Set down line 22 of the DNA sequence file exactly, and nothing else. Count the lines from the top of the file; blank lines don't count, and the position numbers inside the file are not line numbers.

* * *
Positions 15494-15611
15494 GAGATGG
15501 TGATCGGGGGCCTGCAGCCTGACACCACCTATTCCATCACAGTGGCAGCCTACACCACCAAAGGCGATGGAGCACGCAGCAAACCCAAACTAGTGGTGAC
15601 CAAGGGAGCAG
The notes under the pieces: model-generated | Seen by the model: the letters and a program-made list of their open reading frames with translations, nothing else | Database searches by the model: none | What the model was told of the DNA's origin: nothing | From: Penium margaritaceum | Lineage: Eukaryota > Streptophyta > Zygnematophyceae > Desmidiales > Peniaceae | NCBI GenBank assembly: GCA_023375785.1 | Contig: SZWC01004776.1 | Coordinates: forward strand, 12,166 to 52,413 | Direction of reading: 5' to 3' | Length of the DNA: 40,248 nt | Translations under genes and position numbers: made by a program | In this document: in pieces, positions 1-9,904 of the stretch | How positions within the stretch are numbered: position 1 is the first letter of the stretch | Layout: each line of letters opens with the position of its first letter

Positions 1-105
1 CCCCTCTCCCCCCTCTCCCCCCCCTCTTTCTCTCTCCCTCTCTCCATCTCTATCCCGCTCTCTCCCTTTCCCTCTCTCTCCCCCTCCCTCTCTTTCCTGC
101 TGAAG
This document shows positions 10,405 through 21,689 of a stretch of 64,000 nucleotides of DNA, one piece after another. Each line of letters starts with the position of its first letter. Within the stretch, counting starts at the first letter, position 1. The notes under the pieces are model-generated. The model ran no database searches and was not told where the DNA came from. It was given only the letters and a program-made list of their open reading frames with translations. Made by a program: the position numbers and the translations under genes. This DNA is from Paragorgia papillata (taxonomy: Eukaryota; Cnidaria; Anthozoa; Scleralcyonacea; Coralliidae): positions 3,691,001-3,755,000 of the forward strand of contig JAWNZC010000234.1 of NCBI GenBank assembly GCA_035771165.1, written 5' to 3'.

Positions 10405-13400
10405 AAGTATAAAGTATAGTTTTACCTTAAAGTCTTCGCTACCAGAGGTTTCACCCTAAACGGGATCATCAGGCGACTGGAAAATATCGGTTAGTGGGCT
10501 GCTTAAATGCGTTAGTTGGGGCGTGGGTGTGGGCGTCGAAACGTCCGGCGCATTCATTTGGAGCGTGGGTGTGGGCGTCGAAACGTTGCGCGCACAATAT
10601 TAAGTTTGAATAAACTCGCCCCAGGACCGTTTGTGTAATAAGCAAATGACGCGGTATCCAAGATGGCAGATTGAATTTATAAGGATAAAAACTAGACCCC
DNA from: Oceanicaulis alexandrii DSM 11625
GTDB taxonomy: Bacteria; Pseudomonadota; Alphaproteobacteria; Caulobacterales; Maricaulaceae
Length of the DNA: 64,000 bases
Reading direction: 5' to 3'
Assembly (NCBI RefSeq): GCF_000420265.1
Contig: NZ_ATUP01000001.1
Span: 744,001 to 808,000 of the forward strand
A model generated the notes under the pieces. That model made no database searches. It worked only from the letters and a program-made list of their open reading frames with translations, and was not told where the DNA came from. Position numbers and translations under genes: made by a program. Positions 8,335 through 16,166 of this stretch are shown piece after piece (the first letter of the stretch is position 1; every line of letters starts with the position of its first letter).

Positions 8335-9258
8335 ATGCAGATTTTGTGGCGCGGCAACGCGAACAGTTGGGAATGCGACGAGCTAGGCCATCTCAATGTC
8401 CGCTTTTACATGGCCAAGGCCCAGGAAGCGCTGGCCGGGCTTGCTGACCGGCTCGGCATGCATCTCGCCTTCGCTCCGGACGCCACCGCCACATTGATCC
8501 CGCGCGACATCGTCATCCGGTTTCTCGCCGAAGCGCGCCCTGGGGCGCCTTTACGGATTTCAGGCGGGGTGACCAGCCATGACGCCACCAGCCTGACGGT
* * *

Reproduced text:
Positions 8335-9258